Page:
Go out, walk and be alert, but don’t stop enjoying the ride and the experience. This is where objects and people have something to say, have made their own history and are waiting to be seen. It’s all about going out to look for them in order to find them.

I prefer to document my own environment without expectations and tell the tales of what I see in my own way, though pictures. I don’t ask for poses and often I don’t ask for permission, but I watch and wait for the moment instead. Photography has given me the opportunity to meet some unique characters; it’s just a matter of approaching people with respect and making my intention clear when necessary, as in the case of a portrait.

I am constantly on the hunt, defining my style and reinventing it. This is evolving more and more, allowing me to expand to other networks and find various platforms for experimenting with an image. This is part of the process and the evolution of photography. It changes on a daily basis and requires you to be a curious person.

In my photographs I try to present my vision – what I have to tell – by using certain angles and editing processes. For some time, a quote has accompanied me and it’s by one of my favourite photographers of all time, Lola Álvarez Bravo: “I seek the essence of beings and things, their spirit, their reality. Interest, personal experience, ethical and aesthetic commitment form the photographer’s third eye”. I hope to some day find this, I am still looking for it, but so far I think I’m getting closer.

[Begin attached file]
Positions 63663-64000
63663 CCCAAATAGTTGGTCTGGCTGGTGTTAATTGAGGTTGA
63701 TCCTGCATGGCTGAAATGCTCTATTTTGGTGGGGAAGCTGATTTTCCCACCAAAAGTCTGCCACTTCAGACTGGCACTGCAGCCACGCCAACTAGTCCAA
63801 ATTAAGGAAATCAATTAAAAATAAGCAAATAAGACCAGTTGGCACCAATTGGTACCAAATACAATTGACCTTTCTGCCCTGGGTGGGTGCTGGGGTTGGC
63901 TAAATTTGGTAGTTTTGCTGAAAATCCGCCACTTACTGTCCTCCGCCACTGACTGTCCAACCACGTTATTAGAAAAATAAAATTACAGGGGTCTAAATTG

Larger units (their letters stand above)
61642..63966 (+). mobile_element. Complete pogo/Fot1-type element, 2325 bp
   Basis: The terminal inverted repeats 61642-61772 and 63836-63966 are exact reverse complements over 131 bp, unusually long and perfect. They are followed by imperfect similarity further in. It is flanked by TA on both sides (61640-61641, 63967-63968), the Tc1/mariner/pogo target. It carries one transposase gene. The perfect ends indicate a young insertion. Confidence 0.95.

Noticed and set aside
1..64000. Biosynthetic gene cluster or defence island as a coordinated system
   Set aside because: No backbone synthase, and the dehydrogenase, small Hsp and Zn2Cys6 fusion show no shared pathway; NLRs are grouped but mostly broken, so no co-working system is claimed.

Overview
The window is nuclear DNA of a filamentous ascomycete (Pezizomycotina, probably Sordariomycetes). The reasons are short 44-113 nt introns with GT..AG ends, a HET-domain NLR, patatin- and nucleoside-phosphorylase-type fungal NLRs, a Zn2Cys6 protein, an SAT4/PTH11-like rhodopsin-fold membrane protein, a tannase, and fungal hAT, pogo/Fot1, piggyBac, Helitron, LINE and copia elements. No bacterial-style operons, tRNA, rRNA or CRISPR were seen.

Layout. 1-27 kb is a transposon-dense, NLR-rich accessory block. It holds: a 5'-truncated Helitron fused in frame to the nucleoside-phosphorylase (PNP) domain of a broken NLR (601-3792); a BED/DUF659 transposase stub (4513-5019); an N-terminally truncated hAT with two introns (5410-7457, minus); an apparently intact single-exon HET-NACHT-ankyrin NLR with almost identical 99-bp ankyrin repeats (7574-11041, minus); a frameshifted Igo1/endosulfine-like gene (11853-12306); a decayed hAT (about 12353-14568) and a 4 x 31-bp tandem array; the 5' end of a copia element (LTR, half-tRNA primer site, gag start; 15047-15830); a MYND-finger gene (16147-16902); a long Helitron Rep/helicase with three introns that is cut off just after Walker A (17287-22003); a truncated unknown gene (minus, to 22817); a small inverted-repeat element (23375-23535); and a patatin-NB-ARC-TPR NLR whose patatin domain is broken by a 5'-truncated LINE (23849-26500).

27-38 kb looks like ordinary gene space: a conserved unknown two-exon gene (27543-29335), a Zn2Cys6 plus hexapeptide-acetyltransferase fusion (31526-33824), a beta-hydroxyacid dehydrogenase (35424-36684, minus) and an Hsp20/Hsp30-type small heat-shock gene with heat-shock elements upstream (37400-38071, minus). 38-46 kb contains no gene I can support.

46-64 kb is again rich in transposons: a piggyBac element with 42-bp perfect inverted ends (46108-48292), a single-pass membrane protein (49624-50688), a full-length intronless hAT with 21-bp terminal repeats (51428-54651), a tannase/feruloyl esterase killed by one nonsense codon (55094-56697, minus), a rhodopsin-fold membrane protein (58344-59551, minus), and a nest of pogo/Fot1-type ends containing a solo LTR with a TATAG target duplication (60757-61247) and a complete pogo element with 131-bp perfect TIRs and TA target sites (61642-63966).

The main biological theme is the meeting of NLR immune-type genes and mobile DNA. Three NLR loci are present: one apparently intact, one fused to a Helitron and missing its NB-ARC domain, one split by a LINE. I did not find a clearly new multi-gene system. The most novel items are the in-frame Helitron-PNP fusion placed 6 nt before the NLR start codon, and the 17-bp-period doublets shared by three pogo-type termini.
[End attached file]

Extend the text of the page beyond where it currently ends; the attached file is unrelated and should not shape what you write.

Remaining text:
About the author: Ramón Cruz is a college professor and photographer based in Chihuahua, México. Documentary, portraiture and street photography are his areas of focus. He is currently a member of 1415 Mobile Photographers.

You can see more of his work here:

Instagram
14&15 Mobile Photographers
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Flickr

Tango

Tango

One two three four
Cross
Six seven eight.

Balance, lean, follow,
Be aware,
Corazón y alma,
Relax, and keep the tension.

Open the door,
Walk, walk, walk,
It’s all coming back;
Two three four;
In a new way;
A new way;
Listen to the rhythm,
Sense the beauty,
Feel the strength,
Heart and soul,
Cross six seven.

Stop!
My world has changed:
It is a total secret,
That no one should know of.
It is awful private,
But far to heavy
To carry alone.

So I might just dream it,
And leave you the pictures